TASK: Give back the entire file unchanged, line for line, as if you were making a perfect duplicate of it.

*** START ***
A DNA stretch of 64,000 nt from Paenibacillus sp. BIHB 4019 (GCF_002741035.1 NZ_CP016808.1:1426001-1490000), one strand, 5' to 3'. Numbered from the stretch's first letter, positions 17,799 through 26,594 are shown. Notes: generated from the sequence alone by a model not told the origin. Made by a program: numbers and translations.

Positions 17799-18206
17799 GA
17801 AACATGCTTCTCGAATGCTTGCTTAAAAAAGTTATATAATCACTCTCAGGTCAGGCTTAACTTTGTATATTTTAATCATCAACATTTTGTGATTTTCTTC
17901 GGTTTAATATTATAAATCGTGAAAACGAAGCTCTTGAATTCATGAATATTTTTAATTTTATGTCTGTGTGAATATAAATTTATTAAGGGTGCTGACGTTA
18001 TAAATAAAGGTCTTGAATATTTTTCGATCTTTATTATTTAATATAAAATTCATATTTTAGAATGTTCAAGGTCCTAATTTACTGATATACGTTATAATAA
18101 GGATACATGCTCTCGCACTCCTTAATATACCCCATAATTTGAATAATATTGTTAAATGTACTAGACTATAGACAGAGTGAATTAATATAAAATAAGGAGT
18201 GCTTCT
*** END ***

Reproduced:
A DNA stretch of 64,000 nt from Paenibacillus sp. BIHB 4019 (GCF_002741035.1 NZ_CP016808.1:1426001-1490000), one strand, 5' to 3'. Numbered from the stretch's first letter, positions 17,799 through 26,594 are shown. Notes: generated from the sequence alone by a model not told the origin. Made by a program: numbers and translations.

Positions 17799-18206
17799 GA
17801 AACATGCTTCTCGAATGCTTGCTTAAAAAAGTTATATAATCACTCTCAGGTCAGGCTTAACTTTGTATATTTTAATCATCAACATTTTGTGATTTTCTTC
17901 GGTTTAATATTATAAATCGTGAAAACGAAGCTCTTGAATTCATGAATATTTTTAATTTTATGTCTGTGTGAATATAAATTTATTAAGGGTGCTGACGTTA
18001 TAAATAAAGGTCTTGAATATTTTTCGATCTTTATTATTTAATATAAAATTCATATTTTAGAATGTTCAAGGTCCTAATTTACTGATATACGTTATAATAA
18101 GGATACATGCTCTCGCACTCCTTAATATACCCCATAATTTGAATAATATTGTTAAATGTACTAGACTATAGACAGAGTGAATTAATATAAAATAAGGAGT
18201 GCTTCT